Cowboys (7-7) at Washington (3-11), 1 p.m., FOX
Not to rehash the Cowboys’ loss to the Packers last week … but let’s rehash the Cowboys’ loss to the Packers last week. Too many things need clearing up.
Wideout Cole Beasley took the blame for Tony Romo’s second interception. Beasley, however, is just being a good teammate and lying. The Packers ran a “Cover 2 trap” on that play. Cornerback Tramon Williams initially acted like he was staying with the outside receiver downfield, but peeled back and sat in the shallow outside zone. This was a specific defensive call designed to take away Beasley’s quick-out route, which had gained nine yards on the previous down. Beasley recognized Green Bay’s adjustment and correctly truncated his route. Romo didn’t recognize it.
Romo’s first interception could also be attributed to failed recognition the quarterback’s part, this time before the snap. Sam Shields was in tight press position against Miles Austin, which meant Austin would take an extra half-second to beat the jam and get off the line. The Cowboys could not afford that extra half-second because the mechanics of their particular run play left Clay Matthews initially unblocked. (Tight end Gavin Escobar was going to cross the formation to block Matthews as the play developed, but Romo checked out of the run and opted for pass when he saw eight defenders stacking the box.) Romo should have realized the timing would not work well.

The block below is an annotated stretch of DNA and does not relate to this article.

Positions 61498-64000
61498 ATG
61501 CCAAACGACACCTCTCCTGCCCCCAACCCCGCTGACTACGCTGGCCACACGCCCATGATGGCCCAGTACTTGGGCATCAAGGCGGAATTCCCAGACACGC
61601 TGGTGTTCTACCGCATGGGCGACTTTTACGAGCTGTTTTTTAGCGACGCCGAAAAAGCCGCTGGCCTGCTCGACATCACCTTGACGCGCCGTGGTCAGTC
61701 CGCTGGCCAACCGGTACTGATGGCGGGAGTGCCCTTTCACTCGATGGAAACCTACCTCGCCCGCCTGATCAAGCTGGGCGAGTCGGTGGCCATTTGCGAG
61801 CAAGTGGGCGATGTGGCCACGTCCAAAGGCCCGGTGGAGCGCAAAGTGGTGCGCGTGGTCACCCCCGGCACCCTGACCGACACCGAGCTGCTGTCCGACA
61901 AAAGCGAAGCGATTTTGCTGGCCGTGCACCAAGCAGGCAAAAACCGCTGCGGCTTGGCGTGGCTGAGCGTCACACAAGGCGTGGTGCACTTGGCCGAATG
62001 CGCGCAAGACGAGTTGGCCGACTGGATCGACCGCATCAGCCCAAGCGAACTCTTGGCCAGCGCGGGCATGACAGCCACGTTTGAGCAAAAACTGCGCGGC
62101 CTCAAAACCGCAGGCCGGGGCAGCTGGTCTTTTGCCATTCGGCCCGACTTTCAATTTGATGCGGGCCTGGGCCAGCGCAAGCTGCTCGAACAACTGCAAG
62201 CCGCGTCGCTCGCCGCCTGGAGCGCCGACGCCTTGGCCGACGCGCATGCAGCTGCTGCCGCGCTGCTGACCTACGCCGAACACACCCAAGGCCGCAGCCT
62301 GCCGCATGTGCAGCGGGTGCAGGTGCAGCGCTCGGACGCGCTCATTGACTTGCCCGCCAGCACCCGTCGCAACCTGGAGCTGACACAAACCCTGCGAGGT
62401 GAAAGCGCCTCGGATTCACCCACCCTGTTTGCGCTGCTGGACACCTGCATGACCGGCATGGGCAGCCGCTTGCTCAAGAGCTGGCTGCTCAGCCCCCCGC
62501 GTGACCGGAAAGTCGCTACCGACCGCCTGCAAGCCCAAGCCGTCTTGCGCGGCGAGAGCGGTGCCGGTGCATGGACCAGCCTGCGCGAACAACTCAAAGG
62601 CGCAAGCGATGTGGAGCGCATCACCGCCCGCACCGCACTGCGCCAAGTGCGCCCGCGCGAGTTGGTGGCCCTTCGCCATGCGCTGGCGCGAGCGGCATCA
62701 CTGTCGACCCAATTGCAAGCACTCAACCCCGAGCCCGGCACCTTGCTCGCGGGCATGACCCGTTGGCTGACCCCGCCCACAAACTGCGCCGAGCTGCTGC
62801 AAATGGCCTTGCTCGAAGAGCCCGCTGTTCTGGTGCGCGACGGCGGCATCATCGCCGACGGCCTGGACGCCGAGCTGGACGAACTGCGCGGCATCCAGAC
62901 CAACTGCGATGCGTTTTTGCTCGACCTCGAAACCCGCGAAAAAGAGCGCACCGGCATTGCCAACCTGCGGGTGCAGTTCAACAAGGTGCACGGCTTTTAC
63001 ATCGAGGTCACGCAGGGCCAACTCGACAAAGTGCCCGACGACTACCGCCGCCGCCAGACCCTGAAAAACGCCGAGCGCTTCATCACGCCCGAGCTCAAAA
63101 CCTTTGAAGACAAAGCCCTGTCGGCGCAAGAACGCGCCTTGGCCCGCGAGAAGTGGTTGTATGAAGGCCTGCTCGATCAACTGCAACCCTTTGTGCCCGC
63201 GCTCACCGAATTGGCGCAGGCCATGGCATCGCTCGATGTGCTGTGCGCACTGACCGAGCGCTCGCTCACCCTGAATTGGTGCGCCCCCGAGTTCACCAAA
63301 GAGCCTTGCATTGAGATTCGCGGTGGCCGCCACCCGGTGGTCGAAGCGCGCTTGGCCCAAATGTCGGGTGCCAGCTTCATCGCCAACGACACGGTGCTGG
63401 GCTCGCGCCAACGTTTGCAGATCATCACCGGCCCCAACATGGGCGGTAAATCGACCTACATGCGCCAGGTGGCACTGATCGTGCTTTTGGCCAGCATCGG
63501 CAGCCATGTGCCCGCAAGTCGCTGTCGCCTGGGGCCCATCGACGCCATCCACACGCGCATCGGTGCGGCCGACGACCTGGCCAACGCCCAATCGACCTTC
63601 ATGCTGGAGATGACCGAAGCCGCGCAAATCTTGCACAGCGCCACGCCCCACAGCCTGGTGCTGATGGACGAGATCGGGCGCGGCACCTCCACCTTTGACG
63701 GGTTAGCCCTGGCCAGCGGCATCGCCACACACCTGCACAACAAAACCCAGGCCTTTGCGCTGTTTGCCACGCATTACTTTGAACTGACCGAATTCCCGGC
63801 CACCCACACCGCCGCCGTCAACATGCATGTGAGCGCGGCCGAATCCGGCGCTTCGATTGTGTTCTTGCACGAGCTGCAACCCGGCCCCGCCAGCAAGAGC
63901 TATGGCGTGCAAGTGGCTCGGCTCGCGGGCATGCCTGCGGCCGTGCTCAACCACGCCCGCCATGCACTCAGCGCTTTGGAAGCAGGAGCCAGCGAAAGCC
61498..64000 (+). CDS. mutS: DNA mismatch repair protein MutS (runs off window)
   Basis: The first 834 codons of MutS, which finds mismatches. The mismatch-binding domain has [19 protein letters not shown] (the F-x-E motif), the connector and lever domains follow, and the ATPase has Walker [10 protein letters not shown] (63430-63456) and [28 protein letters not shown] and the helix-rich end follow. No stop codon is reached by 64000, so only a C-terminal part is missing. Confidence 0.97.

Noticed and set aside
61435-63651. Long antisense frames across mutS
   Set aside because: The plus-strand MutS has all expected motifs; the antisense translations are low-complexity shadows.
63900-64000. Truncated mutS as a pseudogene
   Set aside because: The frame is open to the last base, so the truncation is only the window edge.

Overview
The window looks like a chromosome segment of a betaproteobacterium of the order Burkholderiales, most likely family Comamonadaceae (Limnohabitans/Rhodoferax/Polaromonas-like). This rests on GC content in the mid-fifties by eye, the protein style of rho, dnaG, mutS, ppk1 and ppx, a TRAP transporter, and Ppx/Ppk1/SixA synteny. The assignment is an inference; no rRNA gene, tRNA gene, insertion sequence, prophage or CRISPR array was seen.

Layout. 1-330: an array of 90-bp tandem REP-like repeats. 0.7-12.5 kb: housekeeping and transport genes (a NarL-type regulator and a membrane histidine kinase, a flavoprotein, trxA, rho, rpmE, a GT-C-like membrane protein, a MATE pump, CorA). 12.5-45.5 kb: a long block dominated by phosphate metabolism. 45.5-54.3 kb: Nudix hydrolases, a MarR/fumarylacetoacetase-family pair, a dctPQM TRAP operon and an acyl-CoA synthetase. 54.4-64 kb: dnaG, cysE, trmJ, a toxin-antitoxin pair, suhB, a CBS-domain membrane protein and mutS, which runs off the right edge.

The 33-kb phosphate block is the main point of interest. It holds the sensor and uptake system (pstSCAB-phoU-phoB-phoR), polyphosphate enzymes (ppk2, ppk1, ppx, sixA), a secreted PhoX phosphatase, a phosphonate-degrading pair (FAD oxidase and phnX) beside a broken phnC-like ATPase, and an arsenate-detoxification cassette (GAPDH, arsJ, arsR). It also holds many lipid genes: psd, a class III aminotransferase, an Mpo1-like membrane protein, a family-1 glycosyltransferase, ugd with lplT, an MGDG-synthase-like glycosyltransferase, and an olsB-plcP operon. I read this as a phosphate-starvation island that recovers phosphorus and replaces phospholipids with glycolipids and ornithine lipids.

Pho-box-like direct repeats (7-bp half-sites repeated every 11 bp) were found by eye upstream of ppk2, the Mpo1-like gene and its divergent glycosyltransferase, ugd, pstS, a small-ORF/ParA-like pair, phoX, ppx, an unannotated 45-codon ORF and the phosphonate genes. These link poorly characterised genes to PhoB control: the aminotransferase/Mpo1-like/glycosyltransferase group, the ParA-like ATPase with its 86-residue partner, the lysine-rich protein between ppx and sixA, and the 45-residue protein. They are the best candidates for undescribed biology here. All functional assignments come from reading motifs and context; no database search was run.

Bad as the two picks were, they weren’t Romo’s costliest blunders. Four plays before the first interception, he badly underthrew a wide-open Dez Bryant on a 1st-and-10 play-action deep shot. It was a perfect play call that should have produced six points. Instead, everyone in America put on their hindsight goggles and criticized Jason Garrett for not running the ball. If Romo had executed, Garrett would be praised for having the guts to stay aggressive in crunch time.
What’s more, imagine if Dallas had run the ball three times against an overloaded box, gotten stuffed and punted. Given the way Dallas’s injury-riddled defense was playing, Green Bay would have had to march a little farther to find the end zone but likely would have still scored. Garrett would be getting censured for being too conservative, just like he was after losing at New England two years ago.
The Cowboys hung 26 points on the Packers in the first half by calling 28 passes and 11 runs. Nobody griped about the unbalanced play-calling then. All game long, the Cowboys’ pass designs worked. There were just too many cases where Romo executed poorly—and not just in the fourth quarter. Bryant also beat safety Morgan Burnett for a would-be TD early in the second quarter, but Romo underthrew him. On the next series, Bryant got free in a Cover 2 void for a would-be 25-yard TD, but Romo overthrew him. And on Bryant’s impossible back-of-the-end zone TD in the fourth, Romo was actually making an ill-advised throw to Miles Austin.